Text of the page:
There is no getting around it. Trans fats, those hydrogenated and partially hydrogenated vegetable oils found in so many processed and fast foods, can kill you.
Estimates of deaths in the U.S. from coronary heart disease that can be attributed to trans fats range from 30,000 to 100,000 per year. The Nurses Health Study, which followed 120,000 women nurses since 1976 found that the risk of cardiovascular heart disease doubled for each 2 percent increase in trans fat calories consumed. Replacing just 2 percent of food energy from trans fat with non-trans unsaturated fats reduced the risk of cardiovascular heart disease by 43 percent.
Trans fats contribute to the increase in bad cholesterol and reduction of good cholesterol, which leads to coronary heart disease. New evidence suggests they may even damage your brain such as memory loss, Alzheimer’s, etc.
So how can you avoid trans fats in your diet?
First of all, avoid fast foods whenever possible. Though many restaurants (KFC, Wendy’s, Taco Bell and others) have done the right thing and vastly reduced the use of trans fats in frying and baking oil due to growing consumer awareness through advocacy groups such as the Center for Science in the Public Interest, trans fats still are out there. KFC’s biscuits, at last look, still are baked using trans fats.
Eat smarter when you go to any restaurant, fast food or otherwise. For instance, those batter-dipped whole onion monstrosities you love so much at the steak house contain 18 grams of trans fats, plus a day’s worth of calories (2,100). Similarly, cheese fries with ranch dressing have 11 grams of trans fats. French fries typically contain from four to seven grams of trans fats. In general, avoid any fried foods in restaurants.
Ever noticed that at your favorite breakfast place, the toast comes out already “buttered?” It’s not really butter, but partially hydrogenated oil smeared on the toast. Ask for real butter instead. Really, it’s better for you. Trans fats are, by far, the most dangerous among the various fats you can ingest.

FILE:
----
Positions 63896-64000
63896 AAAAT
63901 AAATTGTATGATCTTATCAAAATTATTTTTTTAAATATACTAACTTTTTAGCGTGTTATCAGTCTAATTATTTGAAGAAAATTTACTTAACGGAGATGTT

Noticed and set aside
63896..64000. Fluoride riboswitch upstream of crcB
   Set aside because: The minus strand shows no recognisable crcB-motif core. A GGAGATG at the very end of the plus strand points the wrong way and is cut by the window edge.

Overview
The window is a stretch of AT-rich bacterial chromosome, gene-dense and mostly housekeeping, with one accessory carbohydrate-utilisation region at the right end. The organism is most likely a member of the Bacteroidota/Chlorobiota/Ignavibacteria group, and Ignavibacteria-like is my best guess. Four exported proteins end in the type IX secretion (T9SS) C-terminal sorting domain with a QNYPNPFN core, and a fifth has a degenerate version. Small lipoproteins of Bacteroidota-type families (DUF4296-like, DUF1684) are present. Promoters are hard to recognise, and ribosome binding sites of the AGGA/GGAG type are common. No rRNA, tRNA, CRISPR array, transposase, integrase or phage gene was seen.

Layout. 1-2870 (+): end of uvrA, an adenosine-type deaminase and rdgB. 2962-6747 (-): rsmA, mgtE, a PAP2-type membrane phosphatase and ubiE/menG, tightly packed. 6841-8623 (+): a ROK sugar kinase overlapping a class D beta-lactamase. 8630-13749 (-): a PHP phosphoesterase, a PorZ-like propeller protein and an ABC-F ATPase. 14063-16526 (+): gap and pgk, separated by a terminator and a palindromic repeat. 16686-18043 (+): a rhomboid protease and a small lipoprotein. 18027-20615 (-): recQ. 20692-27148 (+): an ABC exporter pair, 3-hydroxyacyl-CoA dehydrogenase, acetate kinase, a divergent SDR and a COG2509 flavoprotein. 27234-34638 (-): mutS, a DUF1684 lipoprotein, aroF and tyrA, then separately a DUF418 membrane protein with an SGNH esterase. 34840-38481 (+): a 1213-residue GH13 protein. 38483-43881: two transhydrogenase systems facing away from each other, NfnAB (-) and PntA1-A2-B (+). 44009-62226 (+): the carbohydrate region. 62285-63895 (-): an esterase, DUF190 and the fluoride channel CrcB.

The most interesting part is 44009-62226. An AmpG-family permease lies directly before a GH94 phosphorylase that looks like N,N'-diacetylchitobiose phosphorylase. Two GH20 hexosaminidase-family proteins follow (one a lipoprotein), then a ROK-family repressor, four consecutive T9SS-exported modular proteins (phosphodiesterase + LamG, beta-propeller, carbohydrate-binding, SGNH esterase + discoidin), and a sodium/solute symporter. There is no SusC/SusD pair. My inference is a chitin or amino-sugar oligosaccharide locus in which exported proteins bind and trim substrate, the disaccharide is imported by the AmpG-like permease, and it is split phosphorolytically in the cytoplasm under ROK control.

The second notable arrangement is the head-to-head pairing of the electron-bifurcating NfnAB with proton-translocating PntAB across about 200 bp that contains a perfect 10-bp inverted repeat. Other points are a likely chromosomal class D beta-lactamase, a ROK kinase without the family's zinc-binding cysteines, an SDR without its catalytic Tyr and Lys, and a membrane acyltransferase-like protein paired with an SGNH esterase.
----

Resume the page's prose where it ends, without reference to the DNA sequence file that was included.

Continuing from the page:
What about the grocery store? Well, we’re just going to have to read the labels when we shop for food, and we’re going to have to know what to look for. Despite the fact that a label may tout “zero grams trans fat,” the USDA currently allows manufacturers to claim this even if the product contains as much as half a gram of trans fats per serving. Eat four servings of products in a day with this much and you’ve reached what most nutritionists believe is a safe daily limit. The American Heart Association recommends no more than 2 grams of trans fats per day.
Some foods don’t even try to masquerade as healthy. Frozen chicken pot pies, for instance, contain as much as six grams of trans fats in the dough. Microwave popcorn typically contains four to six grams per serving.
Until the USDA puts strict limits on trans fats (partially hydrogenated vegetable oil, in other words) in the production of processed foods, you’re just going to have to bite the bullet (might even be better for you than eating blindly) and read the labels with an informed eye.
Are there other, more proactive things you might do to reduce your risk of heart disease and brain shrinkage? Of course. We will cover some of these in our next blog.